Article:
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Switch to Forum Live View Why do we say things are unprecedented?
7 years ago  ::  Mar 26, 2008 - 8:09PM #31
eadler
Posts: 4,449
[QUOTE=Bodean;385733]As noted by Spencer .. this won't be the first time that the "consensus" was wrong!  I think this extremely relevant, because there are two consensus.  One is that CO2 is driving climate, and is made up of the newbees.  The other is that there is no convincing evidence that CO2 is driving the climate, consisting of the older, mature, and better published scientists.



This is an untrue statement.  The readjustments brought the satellite data more in line with the surface data, but neither of the data sets are sufficient to attribute cause.



The man has many more years experience with weather than anyone at Realclimate.  What I find really interesting, is that his data support and build upon the hypothesis of another old hand .. Linzen.  The Iris Effect.

There's a common sense aspect to his reasoning that is just flat out missing at Realclimate.  CO2 is just part of the overall greenhouse effect, it does not function in isolation.  The overall greenhouse phenomenon has been in operation for Billions of years.  Within that Billions of years, it has dealt with massive releases of CO2 from the heating oceans (so massive that man's puny contribution doesn't even significantly register).  To think that it will discriminate between massive ocean releases and man's release is proposterous.

The PROBLEM with Climate Science is that cause is hard, if not down right impossible to attribute.  As Spencer noted, the AGW supporters are relying on a dishonest approach, in that they are demanding irrefutable proof regarding the natural system to "disprove" their theory of AGW ... even though their theory of AGW can't be proven because of the very same reasoning!  Consequently, they are saying prove us wrong with no data to prove they are right!  The skeptics can turn it around and say the exact same thing .... prove the natural variation is not contributing.  They can't .. simply because they don't have the data, or the understanding to do so.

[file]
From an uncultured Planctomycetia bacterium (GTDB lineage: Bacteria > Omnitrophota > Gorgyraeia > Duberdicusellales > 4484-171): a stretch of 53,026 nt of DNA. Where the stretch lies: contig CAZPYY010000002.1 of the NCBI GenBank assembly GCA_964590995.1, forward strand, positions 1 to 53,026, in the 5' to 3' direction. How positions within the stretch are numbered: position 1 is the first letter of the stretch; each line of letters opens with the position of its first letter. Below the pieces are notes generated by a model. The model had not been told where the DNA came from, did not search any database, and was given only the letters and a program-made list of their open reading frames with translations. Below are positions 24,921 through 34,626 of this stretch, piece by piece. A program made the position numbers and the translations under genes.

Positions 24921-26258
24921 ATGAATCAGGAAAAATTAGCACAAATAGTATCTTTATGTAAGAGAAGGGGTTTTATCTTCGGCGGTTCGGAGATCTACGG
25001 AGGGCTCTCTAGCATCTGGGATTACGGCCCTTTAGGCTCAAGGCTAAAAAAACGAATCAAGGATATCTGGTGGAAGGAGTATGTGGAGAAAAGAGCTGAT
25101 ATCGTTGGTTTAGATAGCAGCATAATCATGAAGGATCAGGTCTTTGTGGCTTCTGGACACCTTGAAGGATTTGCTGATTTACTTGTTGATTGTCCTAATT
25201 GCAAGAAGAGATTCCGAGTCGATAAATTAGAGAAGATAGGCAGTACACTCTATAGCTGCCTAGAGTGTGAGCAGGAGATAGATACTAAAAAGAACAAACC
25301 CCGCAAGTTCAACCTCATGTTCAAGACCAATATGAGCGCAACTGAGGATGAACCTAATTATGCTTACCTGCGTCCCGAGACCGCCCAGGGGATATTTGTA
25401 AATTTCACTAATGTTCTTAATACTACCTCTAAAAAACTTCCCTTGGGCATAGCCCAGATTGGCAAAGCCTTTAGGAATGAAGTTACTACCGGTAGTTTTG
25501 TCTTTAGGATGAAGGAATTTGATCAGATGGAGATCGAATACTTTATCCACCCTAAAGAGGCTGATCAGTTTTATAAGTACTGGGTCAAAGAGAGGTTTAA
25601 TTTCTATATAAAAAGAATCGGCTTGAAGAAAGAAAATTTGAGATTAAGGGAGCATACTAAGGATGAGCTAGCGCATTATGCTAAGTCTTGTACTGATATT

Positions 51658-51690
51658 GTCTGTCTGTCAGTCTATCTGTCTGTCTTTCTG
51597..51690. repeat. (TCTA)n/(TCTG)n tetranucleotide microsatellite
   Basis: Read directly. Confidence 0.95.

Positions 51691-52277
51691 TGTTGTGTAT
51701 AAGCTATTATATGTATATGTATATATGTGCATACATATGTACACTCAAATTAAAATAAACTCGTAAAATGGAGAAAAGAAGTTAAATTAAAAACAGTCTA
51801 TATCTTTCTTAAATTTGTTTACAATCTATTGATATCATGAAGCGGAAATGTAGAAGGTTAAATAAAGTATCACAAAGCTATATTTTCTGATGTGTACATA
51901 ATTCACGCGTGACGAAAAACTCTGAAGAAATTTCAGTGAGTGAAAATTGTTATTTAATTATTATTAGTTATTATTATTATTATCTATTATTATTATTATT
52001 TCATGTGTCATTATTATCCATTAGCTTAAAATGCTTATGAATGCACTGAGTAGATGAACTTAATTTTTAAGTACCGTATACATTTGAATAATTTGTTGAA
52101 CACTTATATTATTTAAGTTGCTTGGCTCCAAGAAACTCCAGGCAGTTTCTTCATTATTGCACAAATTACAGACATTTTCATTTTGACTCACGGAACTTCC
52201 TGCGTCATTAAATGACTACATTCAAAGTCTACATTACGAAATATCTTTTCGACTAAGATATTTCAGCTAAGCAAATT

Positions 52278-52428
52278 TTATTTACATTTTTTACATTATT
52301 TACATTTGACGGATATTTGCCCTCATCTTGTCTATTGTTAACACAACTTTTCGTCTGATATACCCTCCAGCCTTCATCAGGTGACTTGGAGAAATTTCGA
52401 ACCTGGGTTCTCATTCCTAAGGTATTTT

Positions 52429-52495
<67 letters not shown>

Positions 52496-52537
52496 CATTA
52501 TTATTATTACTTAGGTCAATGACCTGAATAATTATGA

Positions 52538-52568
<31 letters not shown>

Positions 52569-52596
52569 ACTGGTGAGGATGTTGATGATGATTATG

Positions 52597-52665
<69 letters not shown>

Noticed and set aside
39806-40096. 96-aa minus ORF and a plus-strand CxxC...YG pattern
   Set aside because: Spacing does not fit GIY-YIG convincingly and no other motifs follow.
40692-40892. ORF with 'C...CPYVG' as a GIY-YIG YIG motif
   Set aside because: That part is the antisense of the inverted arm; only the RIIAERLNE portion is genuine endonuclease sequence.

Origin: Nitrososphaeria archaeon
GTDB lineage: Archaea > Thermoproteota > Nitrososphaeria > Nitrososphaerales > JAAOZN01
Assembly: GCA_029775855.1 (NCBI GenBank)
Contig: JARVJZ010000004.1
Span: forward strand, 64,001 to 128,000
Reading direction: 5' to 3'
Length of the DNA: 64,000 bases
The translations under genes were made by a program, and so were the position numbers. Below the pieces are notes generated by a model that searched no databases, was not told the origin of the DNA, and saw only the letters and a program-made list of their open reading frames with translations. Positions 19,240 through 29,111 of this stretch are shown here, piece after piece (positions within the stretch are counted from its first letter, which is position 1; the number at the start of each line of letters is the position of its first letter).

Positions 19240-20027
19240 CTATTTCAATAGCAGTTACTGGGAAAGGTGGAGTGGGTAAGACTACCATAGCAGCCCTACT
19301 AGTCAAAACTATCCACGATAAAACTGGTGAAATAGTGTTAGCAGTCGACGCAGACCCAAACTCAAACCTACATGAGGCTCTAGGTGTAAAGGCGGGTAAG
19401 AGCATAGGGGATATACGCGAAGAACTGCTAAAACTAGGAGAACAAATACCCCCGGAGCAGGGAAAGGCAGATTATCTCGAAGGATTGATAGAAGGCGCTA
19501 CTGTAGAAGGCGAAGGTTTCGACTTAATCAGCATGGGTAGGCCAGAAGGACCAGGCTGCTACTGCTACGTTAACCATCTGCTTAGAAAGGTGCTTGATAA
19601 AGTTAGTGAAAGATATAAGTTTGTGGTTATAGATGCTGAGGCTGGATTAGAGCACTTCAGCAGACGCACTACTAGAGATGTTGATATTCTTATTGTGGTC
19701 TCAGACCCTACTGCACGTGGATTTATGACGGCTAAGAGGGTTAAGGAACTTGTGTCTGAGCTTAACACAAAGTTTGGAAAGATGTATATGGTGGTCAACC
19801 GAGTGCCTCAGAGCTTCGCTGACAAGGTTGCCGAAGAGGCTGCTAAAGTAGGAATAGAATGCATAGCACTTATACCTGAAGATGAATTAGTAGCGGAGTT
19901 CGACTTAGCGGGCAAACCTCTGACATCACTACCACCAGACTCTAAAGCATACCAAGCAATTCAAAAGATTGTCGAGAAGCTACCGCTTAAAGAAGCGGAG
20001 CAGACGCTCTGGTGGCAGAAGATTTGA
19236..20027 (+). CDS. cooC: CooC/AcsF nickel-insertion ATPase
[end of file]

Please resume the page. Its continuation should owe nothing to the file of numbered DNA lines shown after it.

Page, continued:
Thus within all the editorializing for or against, it becomes a he said/he said scenario.  As I said, all the newbees are lining up behing AGW (in all likelyhood to get grant money) .. all the old guys who have already made a name for themselves, line up with the skeptics.

To this I quote from RealClimate:  "their ideas are behind the times".  The flip side of that is that their ideas are full of wisdom ... wisdom that is lacking in the AGW camp.[/QUOTE]

The "Iris effect" described by Lindzen is in dispute, based on other data and analysis by Bing Lin and his team:
http://earthobservatory.nasa.gov/Study/Iris/iris2.html
Evidence Against the Iris Hypothesis
          Page 1Page 3
     

“The Iris Hypothesis is very exciting,” states Bing Lin, an atmospheric research scientist at NASA LaRC. “Everybody would like to see tropical clouds changing in response to surface warming and acting to stabilize the climate system. The problem is when we used measurements from the Clouds and the Earth’s Radiant Energy System (CERES) sensor, we got significantly different results (from Lindzen).”

Copies of the CERES sensor fly aboard both the NASA/NASDA Tropical Rainfall Measuring Mission (TRMM), launched in November 1997, and NASA’s Terra satellite, launched in December 1999. Additional CERES sensors will be launched aboard Terra’s sister ship, Aqua, in the spring of 2002. CERES is the most advanced space-based sensor ever launched for measuring Earth’s radiant energy fluxes on a global scale.

Lin’s team took the measurements made every day by CERES over the tropical oceans and plugged them into the same model that Lindzen used. Instead of the strong negative feedback that Lindzen’s team found, Lin’s team found a weak positive feedback (Lin et al. 2001). That is, Lin found that clouds in the tropics do change in response to warmer sea surface temperatures, but that the cloud changes serve to slightly enhance warming at the surface. Specifically, whereas Lindzen’s experiment predicts that cirrus clouds change in extent to reduce warming at the surface by anywhere from 0.45 to 1.1 degrees, Lin’s experiment predicts that changes in the tropical clouds will help warm the surface by anywhere from 0.05 to 0.1 degree (Lin et al. 2001)...."